Within these guidelines, the decision to consolidate rests within the sound discretion of the trial court and its holding will not be disturbed on appeal, absent a clear showing of abuse of the exercise of that discretion. State v. Adams, 218 Kan. 495, 506, 545 P.2d 1134 (1976); State v. Browning, 182 Kan. 244, 248, 320 P.2d 844 (1958); State v. Acheson, 3 Kan. App.2d 705, 707, 601 P.2d 375 (1979).
With respect to each victim in these consolidated cases, the defendant was charged with aggravated burglary, attempted or actual rape, and aggravated sodomy. In each instance, the aggravated burglary was committed to advance the sexual acts. The offenses occurred in Wichita, Kansas, and required the same kind of, although not identical, evidence. At the preliminary hearing, each victim described a black man who threatened her with an object like a screwdriver or an ice pick. Two of the victims described similar clothing and recalled the assailant making a reference to being from New York. One positively identified the defendant and the other two said the defendant resembled the assailant although they could not make a positive identification.
Based on the offenses charged and the information available to the judge prior to trial, we cannot say he abused the exercise of his power of discretion in ordering consolidation nor can we say the defendant was prejudiced by the consolidation. The case at bar is readily distinguishable from State v. Thomas, 206 Kan. 603, 481 P.2d 964 (1971), to which the defendant draws our attention. In Thomas, unrelated forgery and murder charges were consolidated, and no instruction was given to the jury that the evidence pertaining to the forgery should be limited to that case. The court found prejudice to the defendant sufficient to require reversal. In *179 the case at bar, the charges consolidated were the same or similar. During the course of the trial, the court dismissed the charges relating to two of the victims and admonished the jury to disregard the testimony of those two witnesses. A review of the evidence relative to the attack on the third victim reveals sufficient evidence, independent of the testimony of the other two alleged victims, to support a conviction. The third victim positively identified the defendant as her assailant. The neighbor's identification of the defendant placed him in the vicinity at the time of the attack. In addition, a latent fingerprint lifted from the closet knob in the victim's apartment matched that of the defendant. We do not find abuse of discretion or prejudice to the defendant in the consolidation of these cases.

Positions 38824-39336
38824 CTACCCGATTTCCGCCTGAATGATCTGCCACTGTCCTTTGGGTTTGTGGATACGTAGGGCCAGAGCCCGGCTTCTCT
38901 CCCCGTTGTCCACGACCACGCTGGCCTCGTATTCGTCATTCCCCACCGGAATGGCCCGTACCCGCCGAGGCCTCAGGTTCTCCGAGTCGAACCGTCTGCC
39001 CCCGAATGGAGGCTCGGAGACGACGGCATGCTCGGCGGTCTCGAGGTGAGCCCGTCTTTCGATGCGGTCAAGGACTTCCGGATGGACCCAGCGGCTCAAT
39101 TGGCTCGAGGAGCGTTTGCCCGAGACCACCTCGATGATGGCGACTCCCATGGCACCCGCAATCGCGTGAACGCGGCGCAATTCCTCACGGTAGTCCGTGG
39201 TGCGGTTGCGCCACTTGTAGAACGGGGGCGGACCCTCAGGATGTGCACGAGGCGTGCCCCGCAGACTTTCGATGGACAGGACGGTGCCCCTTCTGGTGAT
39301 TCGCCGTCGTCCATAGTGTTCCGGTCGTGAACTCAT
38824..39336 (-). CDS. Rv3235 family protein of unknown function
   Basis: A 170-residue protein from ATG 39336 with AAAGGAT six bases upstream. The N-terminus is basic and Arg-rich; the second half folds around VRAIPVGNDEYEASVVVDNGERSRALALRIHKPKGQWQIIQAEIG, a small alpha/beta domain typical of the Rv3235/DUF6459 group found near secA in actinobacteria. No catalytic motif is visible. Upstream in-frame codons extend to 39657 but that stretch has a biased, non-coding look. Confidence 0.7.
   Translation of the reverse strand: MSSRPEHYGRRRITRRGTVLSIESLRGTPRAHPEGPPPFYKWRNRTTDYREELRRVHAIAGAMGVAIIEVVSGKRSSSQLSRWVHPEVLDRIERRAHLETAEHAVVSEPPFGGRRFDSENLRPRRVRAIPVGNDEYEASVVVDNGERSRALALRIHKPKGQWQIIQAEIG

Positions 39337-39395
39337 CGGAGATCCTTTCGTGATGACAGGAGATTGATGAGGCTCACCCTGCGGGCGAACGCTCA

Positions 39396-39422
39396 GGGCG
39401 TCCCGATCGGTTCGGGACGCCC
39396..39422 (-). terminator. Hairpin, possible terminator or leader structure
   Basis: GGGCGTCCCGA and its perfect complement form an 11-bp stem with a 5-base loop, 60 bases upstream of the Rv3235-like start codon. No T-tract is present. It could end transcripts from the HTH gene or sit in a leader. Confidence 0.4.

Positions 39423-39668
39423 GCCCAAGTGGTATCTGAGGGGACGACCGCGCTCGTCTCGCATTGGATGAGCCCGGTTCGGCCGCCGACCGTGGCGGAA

The defendant raises other issues related to the consolidation issue. He first contends the trial court erred in denying a motion for mistrial at the time six counts of the complaint were dismissed. K.S.A. 22-3423(1)(c) provides:"The trial court may terminate the trial and order a mistrial at any time that he finds termination is necessary because:
...."(c) Prejudicial conduct, in or outside the courtroom makes it impossible to proceed with the trial without injustice to either the defendant or the prosecution...."
Declaration of a mistrial under the provisions of K.S.A. 22-3423 is a decision largely within the discretion of the trial court, and that decision will not be set aside on appeal absent a clear showing of abuse of discretion. State v. Everson, 229 Kan. 540, 543, 626 P.2d 1189 (1981); State v. McQueen & Hardyway, 224 Kan. 420, 427, 582 P.2d 251 (1978). The defendant in this case has not shown the substantial prejudice necessary to a finding of abuse of discretion. State v. Everson, 229 Kan. at 543.